Food partitioning and community organization in a mountain lizard guild of Northern Mexico


Food niche relationships among four sympatric Sceloporus species were studied in the Sierra Madre Occidental, N.E. Mexico. Although some very high food-niche overlap values were observed, this does not prove that interspecific competition is currently important in organizing this lizard assemblage. Moreover, explaining habitat segregation among the coexisting species as an ecological result of interspecific competitive pressure is unlikely: the overall ecology and behaviour of these species is too much dependent on their microhabitat or substrate specialization to allow such an exclusive interpretation. Thus, this community is probably not mainly organized by species interactions but rather through the specific ecological needs of each species.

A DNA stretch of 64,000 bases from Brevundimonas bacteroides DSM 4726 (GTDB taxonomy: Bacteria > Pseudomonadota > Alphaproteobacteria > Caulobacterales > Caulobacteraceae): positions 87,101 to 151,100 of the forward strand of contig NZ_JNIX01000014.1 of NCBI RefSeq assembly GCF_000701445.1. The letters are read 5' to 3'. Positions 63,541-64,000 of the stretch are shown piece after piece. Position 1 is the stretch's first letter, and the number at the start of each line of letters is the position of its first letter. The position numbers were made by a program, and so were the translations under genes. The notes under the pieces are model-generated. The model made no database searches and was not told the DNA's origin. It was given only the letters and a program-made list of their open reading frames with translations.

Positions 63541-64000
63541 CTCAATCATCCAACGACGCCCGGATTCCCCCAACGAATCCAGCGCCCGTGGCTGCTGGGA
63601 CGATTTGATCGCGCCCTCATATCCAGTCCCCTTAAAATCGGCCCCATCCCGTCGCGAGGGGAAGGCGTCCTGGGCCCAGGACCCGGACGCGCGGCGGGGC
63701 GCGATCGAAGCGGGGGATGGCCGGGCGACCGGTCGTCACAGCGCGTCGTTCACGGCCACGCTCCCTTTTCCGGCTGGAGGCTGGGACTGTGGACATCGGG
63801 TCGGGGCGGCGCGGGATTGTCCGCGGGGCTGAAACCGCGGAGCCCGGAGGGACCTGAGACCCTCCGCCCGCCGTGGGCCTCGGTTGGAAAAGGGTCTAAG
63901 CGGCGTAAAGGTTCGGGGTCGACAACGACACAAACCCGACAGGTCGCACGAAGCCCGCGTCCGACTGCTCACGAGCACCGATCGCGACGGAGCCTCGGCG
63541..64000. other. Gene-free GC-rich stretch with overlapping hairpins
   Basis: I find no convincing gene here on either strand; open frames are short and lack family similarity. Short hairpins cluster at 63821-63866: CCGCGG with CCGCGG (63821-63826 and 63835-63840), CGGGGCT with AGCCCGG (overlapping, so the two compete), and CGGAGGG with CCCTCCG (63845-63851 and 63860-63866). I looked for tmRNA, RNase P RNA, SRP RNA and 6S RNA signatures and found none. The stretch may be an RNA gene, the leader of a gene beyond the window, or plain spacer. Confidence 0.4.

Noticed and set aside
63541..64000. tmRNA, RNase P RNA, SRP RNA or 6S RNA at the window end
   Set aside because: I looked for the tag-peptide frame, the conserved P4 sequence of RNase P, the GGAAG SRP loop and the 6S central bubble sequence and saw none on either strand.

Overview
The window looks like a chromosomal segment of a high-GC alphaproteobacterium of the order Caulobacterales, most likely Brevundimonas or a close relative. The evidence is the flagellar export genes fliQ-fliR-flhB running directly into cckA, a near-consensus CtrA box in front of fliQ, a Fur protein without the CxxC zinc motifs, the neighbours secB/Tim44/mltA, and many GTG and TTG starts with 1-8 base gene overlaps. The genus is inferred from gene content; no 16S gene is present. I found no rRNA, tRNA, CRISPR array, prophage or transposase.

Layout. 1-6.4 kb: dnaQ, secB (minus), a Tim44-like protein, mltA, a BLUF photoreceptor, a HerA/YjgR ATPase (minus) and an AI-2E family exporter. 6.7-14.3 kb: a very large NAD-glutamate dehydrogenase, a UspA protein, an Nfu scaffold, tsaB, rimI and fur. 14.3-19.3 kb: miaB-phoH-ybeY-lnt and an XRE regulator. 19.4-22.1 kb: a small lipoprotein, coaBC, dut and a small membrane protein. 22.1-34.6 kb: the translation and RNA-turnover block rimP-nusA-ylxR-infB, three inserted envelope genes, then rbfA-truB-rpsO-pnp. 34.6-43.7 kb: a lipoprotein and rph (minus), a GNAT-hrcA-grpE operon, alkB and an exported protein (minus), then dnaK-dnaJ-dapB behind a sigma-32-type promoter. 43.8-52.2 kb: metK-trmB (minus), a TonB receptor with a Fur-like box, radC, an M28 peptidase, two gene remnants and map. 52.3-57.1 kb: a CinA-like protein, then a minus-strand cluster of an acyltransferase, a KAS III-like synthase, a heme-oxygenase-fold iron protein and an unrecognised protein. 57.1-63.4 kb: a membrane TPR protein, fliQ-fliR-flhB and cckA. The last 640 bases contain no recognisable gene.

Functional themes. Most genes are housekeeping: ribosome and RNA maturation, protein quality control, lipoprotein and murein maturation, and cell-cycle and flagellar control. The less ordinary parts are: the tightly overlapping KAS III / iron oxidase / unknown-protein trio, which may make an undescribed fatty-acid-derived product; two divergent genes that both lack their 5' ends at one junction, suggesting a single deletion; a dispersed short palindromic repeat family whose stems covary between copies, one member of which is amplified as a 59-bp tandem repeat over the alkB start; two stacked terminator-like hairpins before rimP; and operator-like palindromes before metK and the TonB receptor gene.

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Correspondence to R. Barbault.

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Barbault, R., Ortega, A. & Maury, M.E. Food partitioning and community organization in a mountain lizard guild of Northern Mexico. Oecologia 65, 550–554 (1985).

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  • Substrate Specialization
  • Community Organization
  • Interspecific Competition
  • Species Interaction
  • Competitive Pressure